Sunday, September 25, 2011
It has been a long time since I have posted. A very long time. I almost feel guilty about it. But a lot has transpired since my last post on sacrifice. I have separated from the Air Force, travelled across country to settle back in Portland, OR, gone through one hell of a job search process, accepted a new position, started my new job, started searching for a house, not to mention the living my life part! It has been a roller coaster ride with many highs and lows, it has taught me some lessons, but most of all it has taught me about myself.
Transition is an interesting thing. There are very few moments in our lives where we really cross over into a new chapter. Most transitions are just slight iterations or developments of where we already are. And although those minor forks in the road are very important and defining in the aggregate, they are not nearly as beneficial introspectively as a major life changing transition like the one I am currently navigating.
My transition out of the military has forced me to really evaluate what I value, what I want my life to look like, and how I am going to make it happen. As I have discussed in many a post, happiness is always the ultimate goal for me and for my family. As evident by my last post on sacrifice, that doesn't mean that there aren't things or periods of happiness that you sacrifice in the name of long term fulfillment. But this transition has really been an amazing challenge in the sense that I had to make a lot of tough decisions regarding whether an option is worth it or not. Worth it in the short term, the long term, and in the entirety of the life I want to live.
Which leads to the next insight derived from my transition experience, that of the status quo. People are social beings. Undisputed. I believe that people are inherently good. Often disputed. With those contexts in mind I think that people are naturally inclined to default in some sense to the status quo, to push others to do the same, and at times to inadvertently give others horrible advice. I don't think that people want to offer poor advice they just innately find comfort in giving advice that is shared by others. Below are some real life examples and anecdotes that not only relevant to my situation but also illustrate my theory above.
"It is a tough economy out there."
"Aren't you scared to not get a job?"
"Why don't you stay in Boston and get a government civilian job?"
"You can't be too picky. People nowadays are just lucky to have a job."
"You might have to take a job you hate until you find something else that you really want."
Did some of these comments piss me off? Yeah, a little bit. Especially when I heard them 500 times. But going back to my initial thoughts, none of these comments were made with any ill intent. I was never mad at the person making the comment it was just the questioning in the aggregate that became frustrating. People give advice based on their own frame of reference and set of life values and as a whole many of those values align to a common theme. The challenge, when following your gut, is to keep a tight watch on what is best for YOU and not to let the constant pressure of the status quo influence your decision making. This was an enormous challenge for me especially when things got tough, when I was rejected, when I hit dead ends, or when nothing was happening at all. It was during times like these that I became all too familiar with the ever-present enemy.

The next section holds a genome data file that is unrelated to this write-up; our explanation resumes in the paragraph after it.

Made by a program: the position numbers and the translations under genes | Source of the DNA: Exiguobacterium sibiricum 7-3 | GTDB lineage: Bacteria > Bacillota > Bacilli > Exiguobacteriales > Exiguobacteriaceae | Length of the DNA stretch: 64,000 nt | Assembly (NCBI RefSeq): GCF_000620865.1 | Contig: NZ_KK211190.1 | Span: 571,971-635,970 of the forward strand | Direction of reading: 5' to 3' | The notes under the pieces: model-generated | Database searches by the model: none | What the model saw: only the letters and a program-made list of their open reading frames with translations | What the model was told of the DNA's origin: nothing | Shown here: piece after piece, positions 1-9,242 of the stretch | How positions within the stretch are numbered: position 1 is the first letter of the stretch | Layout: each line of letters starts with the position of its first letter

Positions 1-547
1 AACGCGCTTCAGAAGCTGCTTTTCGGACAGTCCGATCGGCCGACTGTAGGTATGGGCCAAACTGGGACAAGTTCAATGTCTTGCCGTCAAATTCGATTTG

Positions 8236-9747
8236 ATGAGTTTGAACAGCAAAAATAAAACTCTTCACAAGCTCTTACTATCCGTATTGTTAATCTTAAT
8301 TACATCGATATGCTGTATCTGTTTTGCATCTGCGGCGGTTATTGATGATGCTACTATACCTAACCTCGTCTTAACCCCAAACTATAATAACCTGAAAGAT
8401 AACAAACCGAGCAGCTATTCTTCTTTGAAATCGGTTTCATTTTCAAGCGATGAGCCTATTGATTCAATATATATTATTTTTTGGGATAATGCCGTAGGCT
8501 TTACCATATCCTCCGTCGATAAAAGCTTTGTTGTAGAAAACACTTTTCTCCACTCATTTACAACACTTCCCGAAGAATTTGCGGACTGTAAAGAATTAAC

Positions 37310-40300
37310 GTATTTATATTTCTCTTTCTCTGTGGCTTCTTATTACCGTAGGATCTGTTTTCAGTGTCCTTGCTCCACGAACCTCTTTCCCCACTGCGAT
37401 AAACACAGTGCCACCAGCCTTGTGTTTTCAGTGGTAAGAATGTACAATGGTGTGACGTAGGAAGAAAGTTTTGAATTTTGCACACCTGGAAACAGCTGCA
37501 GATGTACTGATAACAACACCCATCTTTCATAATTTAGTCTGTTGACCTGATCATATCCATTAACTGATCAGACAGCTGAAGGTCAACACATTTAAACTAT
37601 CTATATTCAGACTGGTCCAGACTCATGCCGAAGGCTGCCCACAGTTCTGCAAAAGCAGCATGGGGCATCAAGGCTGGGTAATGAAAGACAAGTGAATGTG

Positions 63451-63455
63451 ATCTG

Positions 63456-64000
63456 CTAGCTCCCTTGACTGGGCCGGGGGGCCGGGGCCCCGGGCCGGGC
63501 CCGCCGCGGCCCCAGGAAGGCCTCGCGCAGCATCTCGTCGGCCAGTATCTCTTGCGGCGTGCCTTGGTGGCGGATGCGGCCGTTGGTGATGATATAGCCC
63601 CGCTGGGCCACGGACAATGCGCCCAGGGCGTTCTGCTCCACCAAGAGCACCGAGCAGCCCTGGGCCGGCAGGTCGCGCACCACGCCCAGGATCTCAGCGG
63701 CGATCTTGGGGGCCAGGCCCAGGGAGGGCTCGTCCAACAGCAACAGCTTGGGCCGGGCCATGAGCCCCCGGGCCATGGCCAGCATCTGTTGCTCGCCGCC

My ever present-enemy is an enemy shared by all....self doubt. My parents gave me and my younger brother an incredible upbringing. I look back and feel like they raised us the 'right' way. They instilled within us a sense of humility and taught us to treat everyone with dignity and respect. They kept me grounded while encouraging me to achieve whatever I wanted. I attribute much of my long term success to those maxims being ingrained into who I am. I think being humble has not only helped me to get along with a wide variety of people throughout my life, but it has also kept me hungry and striving for more. But being humble can open you up to self doubt in the short term. Whether it has been in school, sports, the military, business, or life in general I have always battled self doubt as I am sure most people do. I have witnessed kids in hockey who are anything but humble, to the point that it negatively affects their team relationships, consistently reach heights beyond their ability just because they aren't paralyzed by self doubt. There are a lot of successful people out there who are successful because they attack life with a relentless self assurance. Although I wouldn't trade places with those people, I have taken notice at how they have overcome (or bypassed) fear to achieve their goals. In my case, overcoming fear or self doubt must be a much more conscious decision based on who I am. It is a challenge and one that I continually face at every stage of my life.
My transition to corporate life has been no exception and with the numerous ups and downs throughout the process I frequently faced self doubt and wondered if my goals and dreams were actually attainable. As the old cliche goes, hindsight is always 20/20, and looking back over the last few months I can start to see that my focus on my goals, refusal to accept the status quo, and my ability to overcome the ever-present enemy were all critical in my successful transition. It wasn't always easy but I can look back at this chapter as an embodiment of how to be resilient in pursuit of happiness.